Thursday, August 11, 2011

what counts

The army recruiter was as peppy as popcorn. Sporting a Combat Infantryman's Badge (one combat tour in Iraq, one in Afghanistan), he laid out the possibilities of enlistment to my younger son, 17, who had expressed some interest in the military. I am not much of a fan of the military, but I am a fan of investigating as many possibilities as possible ... even the ones I don't like. So my son and I drove to the office and listened to what the sergeant had to say.

And one of the things he had to say was pretty interesting. The Army is filling up. Recruits are no longer a problem. In hard times, even young people with BA's and MA's have been snooping the terrain. Even with two American-made wars in progress and the likelihood of being used as cannon fodder rising ... the sergeant is a busy man.

Death on the home front, death on the battle front. Nobody wants to die but sometimes death for an imagined "something" is more attractive than a numbing, grinding, piece-by-piece demise. And there is a paycheck, food and medical care.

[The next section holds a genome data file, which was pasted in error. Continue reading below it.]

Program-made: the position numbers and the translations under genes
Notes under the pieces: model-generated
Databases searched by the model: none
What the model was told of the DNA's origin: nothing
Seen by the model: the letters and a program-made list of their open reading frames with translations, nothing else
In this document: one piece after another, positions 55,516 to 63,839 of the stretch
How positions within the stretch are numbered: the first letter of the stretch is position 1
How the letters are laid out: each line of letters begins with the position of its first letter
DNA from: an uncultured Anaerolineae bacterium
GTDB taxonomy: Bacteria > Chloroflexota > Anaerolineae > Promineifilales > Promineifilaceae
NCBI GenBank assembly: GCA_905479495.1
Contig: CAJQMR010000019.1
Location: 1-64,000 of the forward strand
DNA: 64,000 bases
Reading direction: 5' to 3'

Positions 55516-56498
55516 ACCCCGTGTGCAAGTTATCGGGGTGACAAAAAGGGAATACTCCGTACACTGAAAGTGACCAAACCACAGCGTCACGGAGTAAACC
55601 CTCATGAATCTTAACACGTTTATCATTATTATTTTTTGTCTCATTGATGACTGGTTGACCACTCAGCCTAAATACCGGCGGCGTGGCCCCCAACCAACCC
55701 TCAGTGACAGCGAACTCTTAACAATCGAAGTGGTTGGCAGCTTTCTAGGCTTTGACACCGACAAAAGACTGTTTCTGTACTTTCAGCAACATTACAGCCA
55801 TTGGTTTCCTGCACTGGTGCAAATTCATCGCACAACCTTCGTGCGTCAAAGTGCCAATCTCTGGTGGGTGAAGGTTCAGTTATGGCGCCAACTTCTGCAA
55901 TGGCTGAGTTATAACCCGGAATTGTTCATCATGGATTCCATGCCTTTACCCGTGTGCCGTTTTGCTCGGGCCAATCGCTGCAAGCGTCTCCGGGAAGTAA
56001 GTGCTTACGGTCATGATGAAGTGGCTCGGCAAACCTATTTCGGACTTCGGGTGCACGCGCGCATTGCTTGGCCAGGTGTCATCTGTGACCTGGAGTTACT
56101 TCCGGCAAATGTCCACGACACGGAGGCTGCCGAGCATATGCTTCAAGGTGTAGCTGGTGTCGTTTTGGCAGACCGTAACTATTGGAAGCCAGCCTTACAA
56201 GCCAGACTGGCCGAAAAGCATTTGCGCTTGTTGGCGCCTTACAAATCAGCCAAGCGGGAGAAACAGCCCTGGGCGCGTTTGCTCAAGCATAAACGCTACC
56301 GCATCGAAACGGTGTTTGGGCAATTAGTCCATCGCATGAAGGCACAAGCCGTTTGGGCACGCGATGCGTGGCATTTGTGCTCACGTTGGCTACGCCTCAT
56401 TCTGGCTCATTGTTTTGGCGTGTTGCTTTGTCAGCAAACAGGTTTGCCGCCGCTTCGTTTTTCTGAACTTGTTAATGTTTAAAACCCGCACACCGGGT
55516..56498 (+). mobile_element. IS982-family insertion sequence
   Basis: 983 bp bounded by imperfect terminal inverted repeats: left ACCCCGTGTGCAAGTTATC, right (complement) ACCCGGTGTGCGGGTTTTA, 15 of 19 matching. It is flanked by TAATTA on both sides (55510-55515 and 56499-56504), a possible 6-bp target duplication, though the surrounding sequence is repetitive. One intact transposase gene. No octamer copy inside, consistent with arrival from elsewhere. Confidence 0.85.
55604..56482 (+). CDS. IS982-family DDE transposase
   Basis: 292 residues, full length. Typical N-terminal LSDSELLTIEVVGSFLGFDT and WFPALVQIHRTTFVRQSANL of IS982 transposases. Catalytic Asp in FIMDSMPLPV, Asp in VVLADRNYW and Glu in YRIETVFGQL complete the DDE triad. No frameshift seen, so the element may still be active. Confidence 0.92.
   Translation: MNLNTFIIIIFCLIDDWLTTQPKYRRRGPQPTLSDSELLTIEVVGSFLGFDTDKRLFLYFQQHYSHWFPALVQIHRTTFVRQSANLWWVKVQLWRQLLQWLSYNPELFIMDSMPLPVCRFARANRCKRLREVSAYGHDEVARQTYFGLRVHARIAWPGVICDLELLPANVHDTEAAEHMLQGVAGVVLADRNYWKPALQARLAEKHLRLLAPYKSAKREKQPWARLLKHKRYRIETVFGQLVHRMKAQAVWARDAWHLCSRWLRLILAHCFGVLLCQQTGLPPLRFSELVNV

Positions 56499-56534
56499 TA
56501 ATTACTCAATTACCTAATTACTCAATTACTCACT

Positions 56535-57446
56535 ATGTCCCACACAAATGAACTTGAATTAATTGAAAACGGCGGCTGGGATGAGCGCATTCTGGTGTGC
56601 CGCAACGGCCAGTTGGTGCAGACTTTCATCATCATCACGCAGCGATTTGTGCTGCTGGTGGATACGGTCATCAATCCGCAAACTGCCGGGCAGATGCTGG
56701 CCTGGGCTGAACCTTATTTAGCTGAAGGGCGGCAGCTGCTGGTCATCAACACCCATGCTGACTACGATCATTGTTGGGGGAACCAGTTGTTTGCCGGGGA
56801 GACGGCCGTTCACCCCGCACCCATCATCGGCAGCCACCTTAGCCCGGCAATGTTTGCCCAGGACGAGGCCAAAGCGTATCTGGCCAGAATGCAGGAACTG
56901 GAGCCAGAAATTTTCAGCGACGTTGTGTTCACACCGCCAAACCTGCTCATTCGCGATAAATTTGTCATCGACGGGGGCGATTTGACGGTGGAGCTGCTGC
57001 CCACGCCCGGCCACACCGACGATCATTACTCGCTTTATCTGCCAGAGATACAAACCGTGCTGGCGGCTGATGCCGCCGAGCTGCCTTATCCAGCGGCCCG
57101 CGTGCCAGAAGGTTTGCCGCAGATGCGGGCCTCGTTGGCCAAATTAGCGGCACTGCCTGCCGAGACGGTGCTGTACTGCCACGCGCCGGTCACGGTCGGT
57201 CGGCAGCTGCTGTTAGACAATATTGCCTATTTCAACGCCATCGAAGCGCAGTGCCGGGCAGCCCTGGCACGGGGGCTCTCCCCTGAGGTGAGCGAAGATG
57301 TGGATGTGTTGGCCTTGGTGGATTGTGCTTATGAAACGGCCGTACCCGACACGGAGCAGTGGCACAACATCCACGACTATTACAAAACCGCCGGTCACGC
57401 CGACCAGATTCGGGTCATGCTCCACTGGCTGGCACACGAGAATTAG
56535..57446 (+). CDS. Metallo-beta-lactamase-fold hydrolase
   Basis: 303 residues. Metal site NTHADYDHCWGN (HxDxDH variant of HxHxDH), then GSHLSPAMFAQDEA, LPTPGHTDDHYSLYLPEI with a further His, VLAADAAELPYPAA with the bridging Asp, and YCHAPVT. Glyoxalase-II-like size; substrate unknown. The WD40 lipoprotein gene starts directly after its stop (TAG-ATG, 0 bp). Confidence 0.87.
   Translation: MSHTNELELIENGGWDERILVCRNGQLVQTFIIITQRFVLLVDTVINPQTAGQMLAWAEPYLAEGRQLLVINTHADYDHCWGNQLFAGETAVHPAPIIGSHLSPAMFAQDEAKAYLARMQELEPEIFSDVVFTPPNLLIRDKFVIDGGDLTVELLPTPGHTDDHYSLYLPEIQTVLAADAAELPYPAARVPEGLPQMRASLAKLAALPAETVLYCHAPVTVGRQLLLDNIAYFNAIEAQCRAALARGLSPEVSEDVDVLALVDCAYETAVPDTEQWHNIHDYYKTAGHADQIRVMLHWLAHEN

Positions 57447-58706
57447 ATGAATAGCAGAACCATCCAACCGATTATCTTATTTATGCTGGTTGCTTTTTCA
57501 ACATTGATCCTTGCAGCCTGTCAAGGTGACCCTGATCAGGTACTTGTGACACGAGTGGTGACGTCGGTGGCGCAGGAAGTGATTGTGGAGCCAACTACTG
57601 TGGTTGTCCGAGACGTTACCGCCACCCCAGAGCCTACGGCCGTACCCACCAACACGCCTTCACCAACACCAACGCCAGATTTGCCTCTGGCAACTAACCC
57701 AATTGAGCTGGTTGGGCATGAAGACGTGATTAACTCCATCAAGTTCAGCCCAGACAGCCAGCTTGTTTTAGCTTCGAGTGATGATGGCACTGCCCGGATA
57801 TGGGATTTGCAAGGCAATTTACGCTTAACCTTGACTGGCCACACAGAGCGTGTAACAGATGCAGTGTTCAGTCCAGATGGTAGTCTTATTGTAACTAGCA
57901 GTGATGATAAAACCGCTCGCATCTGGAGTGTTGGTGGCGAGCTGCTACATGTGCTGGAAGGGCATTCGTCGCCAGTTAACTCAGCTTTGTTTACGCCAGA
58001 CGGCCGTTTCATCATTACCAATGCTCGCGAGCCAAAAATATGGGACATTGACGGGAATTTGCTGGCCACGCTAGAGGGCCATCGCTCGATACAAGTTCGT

Strange, the need to somehow "count" in this life, to weave mufflers of "accomplishment" against the cold cruelties of loneliness ... when all the time, what really takes nerve is not to count at all.

Everything "counts" ... not.

1 comment:

  1. To enlist is to surrender your rights as a citizen and become a bit of property in the pentagon's inventory. Aside from desk bound lifer's who retired to comfortable pensions. Those who served in conflict make up a fair portion of our nation's homeless. Investigate the fine print and aftermath too.